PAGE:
LAREDO, TEXAS—U.S. Customs and Border Protection (CBP) agriculture specialists at the Laredo Port of Entry recently intercepted a significant amount of possible cattle fever ticks found on an imported trophy deer hide.
On Jan. 8, 2012 a CBP officer at Colombia-Solidarity Bridge referred a driver of a Chevy pickup truck to secondary examination after he declared a trophy deer hide originating from Nuevo Leon, Mexico. A CBP agriculture specialist conducted an examination and discovered 23 live ticks on the hide.
A U.S. Department of Agriculture entomologist identified the pest as Boophilus sp., which includes cattle fever tick, a pest of quarantine significance in cattle.
CBP refused entry of the hide. The hunter abandoned the hide for destruction.
Imported trophy deer hides must be free of live or dead ticks. Hides must be treated chemically or be frozen to ensure elimination of these pests.
"This is the largest amount of fever ticks that our agriculture specialists have found on a single deer hide this season," said Sidney Aki, CBP Port Director, Laredo. "Stopping fever ticks at the border illustrates the crucial role CBP agriculture specialists play in protecting American agriculture and livestock and preventing possible adverse impact to the U.S. cattle industry."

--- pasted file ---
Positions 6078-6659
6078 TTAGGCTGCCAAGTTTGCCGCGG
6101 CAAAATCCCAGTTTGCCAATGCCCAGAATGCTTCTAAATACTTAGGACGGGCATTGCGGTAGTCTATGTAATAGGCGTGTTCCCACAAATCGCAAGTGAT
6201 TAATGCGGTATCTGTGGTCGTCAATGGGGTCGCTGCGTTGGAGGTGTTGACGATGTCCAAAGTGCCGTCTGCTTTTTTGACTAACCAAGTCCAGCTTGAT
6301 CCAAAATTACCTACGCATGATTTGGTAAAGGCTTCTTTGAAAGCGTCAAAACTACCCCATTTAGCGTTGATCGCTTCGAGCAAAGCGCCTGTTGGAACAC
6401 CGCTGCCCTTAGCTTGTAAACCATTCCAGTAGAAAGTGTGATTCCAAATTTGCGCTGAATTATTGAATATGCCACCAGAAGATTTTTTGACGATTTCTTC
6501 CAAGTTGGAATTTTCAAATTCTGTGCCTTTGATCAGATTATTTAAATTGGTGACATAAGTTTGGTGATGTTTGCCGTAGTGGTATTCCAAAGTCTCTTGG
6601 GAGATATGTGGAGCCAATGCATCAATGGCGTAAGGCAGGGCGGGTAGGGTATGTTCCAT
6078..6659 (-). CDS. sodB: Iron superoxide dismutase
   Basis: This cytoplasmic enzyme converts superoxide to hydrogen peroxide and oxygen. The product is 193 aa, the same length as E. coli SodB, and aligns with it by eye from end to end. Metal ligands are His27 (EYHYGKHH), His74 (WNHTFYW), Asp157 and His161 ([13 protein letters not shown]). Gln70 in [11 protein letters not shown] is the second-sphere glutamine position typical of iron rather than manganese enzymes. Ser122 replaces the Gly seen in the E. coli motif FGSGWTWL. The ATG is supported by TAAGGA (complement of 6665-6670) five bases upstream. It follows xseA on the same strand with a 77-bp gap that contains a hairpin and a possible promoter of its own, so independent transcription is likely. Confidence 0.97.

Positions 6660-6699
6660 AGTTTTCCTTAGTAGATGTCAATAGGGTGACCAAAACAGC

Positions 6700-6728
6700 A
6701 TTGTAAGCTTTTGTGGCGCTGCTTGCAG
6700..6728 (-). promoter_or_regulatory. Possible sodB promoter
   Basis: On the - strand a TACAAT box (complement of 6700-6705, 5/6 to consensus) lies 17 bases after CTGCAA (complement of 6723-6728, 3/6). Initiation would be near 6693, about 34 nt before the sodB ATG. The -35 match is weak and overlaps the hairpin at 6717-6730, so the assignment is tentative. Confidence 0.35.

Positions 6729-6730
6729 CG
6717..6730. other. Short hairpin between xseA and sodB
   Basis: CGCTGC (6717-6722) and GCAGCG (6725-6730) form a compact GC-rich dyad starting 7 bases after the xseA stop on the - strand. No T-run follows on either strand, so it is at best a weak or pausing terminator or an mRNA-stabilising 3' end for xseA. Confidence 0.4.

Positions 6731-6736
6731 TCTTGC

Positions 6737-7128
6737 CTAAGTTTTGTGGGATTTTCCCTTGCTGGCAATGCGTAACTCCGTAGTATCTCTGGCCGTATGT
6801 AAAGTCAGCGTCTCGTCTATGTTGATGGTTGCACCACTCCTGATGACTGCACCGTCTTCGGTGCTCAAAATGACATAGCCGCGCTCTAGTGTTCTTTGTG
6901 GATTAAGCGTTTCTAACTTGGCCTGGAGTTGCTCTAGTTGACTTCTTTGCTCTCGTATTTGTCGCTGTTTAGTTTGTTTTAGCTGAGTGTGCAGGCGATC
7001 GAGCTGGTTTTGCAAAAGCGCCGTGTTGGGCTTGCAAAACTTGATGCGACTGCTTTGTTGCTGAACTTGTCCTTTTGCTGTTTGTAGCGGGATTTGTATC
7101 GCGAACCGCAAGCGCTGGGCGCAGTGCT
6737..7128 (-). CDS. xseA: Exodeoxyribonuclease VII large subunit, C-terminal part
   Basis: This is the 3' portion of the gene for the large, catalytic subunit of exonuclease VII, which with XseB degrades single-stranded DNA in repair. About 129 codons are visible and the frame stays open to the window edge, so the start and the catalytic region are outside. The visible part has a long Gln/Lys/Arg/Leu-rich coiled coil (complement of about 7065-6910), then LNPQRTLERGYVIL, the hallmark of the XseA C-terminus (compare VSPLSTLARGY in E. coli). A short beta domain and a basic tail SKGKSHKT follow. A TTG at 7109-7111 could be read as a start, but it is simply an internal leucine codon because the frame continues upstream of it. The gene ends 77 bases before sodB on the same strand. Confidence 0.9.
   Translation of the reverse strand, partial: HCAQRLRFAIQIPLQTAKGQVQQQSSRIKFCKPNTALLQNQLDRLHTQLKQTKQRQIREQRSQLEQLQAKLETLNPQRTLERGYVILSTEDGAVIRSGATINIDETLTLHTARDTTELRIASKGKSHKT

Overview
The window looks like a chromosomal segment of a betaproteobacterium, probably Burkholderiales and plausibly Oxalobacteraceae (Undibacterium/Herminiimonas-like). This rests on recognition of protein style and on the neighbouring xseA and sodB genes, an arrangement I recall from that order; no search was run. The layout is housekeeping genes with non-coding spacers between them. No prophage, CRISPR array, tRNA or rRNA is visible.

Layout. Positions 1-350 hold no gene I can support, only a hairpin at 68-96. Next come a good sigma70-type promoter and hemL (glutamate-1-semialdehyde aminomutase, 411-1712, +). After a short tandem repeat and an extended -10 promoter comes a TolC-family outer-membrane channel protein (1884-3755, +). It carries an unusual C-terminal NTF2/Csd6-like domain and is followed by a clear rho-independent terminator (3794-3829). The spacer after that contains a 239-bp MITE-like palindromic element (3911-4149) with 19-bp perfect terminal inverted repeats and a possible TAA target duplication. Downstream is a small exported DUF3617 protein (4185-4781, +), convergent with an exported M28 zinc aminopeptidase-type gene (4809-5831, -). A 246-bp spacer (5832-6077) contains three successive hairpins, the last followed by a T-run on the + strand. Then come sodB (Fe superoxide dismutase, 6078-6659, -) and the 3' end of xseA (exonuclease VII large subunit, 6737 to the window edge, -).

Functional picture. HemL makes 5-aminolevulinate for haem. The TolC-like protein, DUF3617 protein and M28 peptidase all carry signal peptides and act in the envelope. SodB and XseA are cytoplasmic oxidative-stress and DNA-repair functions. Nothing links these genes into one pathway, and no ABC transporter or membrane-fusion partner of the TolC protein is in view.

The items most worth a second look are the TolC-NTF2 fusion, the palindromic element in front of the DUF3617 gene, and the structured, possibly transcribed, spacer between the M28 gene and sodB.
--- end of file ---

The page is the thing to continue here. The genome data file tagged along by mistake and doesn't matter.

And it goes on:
U.S. Customs and Border Protection is the unified border agency within the Department of Homeland Security charged with the management, control and protection of our nation's borders at and between the official ports of entry. CBP is charged with keeping terrorists and terrorist weapons out of the country while enforcing hundreds of U.S. laws.